This book is awesome. This was one of the first scholarly books that I have read on the topic of early 2nd Temple Judaism as concerns social assimilation. Barclay goes into much detail about the assimilation of Jews in Hellenistic societies throughout the Diaspora examining language, education, religion, philosophy, and also to what various extents Jews were socially integrated in Graeco-Roman societies.
Runeterror
I have not finished my review of the material but I have found this incredibly useful so far, especially with the cross references and appendices. Barclay does a splendid job of defnining the Jews in the Diaspora, providing context and understanding of a very complex time and culture.
Giamah
This was my favorite of all the books for a required class. Excellent shipping on behalf of the company!! Thanks so much.
Ubrise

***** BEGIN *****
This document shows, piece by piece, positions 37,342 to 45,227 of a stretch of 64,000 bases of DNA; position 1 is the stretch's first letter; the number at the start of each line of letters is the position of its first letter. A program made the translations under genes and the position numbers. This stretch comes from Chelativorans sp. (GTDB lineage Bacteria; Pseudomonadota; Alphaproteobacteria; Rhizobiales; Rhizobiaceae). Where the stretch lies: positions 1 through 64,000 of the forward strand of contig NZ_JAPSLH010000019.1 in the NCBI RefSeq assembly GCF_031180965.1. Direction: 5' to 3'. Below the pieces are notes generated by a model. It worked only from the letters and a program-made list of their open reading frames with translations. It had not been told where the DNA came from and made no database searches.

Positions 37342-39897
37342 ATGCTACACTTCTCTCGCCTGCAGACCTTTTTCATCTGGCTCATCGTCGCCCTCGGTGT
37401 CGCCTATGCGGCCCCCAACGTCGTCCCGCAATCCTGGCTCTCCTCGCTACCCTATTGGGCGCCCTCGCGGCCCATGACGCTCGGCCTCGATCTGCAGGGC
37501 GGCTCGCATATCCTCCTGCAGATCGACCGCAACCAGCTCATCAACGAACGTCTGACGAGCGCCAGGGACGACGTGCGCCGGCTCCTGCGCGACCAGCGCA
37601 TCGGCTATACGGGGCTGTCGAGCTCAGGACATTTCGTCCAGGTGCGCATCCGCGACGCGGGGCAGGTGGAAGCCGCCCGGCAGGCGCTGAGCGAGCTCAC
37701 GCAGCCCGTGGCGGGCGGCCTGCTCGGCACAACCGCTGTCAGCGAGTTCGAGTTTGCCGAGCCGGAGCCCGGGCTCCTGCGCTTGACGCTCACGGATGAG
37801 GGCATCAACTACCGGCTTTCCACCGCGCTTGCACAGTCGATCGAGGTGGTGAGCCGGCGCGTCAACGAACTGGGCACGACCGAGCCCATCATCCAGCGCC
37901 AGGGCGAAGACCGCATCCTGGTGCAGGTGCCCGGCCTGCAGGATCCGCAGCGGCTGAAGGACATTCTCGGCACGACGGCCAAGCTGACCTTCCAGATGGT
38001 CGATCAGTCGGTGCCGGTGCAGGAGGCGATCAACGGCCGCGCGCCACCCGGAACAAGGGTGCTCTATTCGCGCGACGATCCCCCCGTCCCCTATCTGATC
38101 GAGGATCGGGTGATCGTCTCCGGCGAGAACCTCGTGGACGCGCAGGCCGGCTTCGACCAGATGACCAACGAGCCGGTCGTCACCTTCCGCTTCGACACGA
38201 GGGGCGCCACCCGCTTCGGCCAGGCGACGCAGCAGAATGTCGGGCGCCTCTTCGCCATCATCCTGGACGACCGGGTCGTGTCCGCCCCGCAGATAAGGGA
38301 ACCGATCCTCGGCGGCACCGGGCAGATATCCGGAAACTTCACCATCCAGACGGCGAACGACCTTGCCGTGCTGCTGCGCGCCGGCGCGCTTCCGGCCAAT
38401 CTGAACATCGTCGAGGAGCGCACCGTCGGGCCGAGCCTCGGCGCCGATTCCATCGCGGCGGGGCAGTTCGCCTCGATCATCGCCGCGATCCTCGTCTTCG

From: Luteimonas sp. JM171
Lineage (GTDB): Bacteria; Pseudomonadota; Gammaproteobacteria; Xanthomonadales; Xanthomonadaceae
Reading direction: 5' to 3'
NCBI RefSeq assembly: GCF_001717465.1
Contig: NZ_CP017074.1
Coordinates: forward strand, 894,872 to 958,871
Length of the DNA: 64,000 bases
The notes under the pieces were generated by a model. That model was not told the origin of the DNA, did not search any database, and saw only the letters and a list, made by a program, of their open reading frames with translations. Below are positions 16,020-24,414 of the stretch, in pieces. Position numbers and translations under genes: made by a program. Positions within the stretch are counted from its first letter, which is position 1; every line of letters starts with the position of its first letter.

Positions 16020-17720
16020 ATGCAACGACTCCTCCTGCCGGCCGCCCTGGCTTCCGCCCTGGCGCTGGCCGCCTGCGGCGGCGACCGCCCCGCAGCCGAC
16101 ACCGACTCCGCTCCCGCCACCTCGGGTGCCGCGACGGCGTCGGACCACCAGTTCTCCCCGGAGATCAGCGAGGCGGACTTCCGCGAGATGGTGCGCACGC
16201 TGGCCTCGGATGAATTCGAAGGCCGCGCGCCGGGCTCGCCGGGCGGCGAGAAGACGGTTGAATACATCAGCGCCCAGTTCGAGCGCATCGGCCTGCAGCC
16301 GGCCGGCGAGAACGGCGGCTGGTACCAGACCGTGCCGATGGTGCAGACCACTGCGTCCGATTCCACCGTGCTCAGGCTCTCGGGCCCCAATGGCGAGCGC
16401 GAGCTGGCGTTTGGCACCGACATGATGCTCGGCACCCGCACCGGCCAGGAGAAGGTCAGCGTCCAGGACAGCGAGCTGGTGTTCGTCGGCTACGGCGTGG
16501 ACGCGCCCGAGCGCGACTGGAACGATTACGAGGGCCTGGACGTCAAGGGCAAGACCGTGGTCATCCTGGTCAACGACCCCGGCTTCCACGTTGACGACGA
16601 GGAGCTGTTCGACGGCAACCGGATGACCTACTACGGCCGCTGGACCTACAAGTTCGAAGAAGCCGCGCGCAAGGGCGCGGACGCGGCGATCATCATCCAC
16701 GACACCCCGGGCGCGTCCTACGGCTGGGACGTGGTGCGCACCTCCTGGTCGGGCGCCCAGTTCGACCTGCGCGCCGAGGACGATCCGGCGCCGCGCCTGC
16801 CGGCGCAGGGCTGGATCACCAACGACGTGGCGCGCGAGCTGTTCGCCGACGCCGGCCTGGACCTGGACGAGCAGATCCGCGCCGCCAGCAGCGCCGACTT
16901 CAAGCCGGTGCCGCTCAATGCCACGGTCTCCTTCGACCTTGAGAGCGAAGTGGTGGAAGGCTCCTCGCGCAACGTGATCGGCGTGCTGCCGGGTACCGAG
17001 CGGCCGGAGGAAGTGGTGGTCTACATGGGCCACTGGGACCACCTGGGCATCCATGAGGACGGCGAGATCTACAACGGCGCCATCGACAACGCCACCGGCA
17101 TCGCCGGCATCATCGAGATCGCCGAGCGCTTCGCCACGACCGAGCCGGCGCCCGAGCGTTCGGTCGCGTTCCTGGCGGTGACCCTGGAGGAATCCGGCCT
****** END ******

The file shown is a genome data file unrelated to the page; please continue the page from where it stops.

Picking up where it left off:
Although the title of this book is more like a subtitle and thus is not catchy or memorable, 'Jews of the Mediterranean Diaspora etc.', deserves to be widely read and studied by anyone interested in the development of Judaism and early Christianity. John Barclay is consistently even-handed and fairminded in his considerations of literary and archaeological evidence from the Greco-Roman period, describing a vivid picture of the diversity and unity of Jewish communities in Alexandria, Rome, Cyrene, Anatolia and Syria, as well as the shifting fortunes of these communities under the various regimes. A great deal of the pseudepigraphic literature is examined in detail. The chapter on Paul as a Jew in a Hellenistic society, though short, is more enlightening than several books. Barclay's assessments of, and disagreements with, other scholars work are such that scholarly writing could acquire a good reputation if others would emulate them. The style is as accessible as it is informative. Now I wish Mr. Barclay or someone like him would write similar books on the Pre-Exilic, Exilic, and Persian periods. I can dream, can't I?